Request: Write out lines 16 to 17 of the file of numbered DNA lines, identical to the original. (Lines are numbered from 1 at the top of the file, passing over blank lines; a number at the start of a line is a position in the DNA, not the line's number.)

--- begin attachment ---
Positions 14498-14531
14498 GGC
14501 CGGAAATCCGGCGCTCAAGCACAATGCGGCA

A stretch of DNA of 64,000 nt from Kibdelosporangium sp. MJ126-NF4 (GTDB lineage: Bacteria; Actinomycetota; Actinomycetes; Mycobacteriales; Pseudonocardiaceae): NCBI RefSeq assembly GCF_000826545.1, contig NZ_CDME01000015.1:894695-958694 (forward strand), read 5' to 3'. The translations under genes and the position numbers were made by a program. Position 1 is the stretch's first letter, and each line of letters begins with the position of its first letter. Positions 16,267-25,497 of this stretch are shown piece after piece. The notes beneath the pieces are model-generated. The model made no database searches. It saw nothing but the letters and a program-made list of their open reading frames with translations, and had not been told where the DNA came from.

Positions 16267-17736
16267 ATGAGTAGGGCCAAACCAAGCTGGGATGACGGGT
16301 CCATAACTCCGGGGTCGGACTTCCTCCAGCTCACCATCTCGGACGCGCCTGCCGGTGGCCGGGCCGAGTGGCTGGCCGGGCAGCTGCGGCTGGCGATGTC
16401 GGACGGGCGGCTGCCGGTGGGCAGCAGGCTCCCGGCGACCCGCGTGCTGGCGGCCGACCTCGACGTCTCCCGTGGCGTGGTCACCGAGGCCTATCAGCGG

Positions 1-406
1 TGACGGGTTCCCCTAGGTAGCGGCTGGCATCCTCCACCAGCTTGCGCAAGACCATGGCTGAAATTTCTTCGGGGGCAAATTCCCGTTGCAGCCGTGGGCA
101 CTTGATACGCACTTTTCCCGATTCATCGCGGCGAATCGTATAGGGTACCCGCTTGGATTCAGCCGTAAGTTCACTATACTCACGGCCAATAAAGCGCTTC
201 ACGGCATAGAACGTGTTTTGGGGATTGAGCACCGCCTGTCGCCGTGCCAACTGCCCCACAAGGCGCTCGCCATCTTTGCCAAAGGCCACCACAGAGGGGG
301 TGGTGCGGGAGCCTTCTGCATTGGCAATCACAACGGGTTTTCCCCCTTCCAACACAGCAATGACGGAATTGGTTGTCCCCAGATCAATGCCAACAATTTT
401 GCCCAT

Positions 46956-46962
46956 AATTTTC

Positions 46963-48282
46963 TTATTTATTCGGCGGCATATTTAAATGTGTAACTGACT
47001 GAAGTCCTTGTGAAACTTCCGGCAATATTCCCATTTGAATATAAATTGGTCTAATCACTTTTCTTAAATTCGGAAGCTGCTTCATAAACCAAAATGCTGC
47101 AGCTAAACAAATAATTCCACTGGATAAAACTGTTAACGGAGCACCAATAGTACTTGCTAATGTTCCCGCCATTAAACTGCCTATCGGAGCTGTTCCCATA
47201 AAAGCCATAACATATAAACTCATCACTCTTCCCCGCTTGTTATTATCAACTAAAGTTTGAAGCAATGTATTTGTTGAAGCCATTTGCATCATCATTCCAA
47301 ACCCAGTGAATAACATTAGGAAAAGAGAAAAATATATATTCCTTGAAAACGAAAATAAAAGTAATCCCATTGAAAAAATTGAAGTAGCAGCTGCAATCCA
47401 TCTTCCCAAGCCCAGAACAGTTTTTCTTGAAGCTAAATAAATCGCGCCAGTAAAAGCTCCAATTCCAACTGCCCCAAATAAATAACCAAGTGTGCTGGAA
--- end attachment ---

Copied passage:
46956 AATTTTC

Positions 46963-48282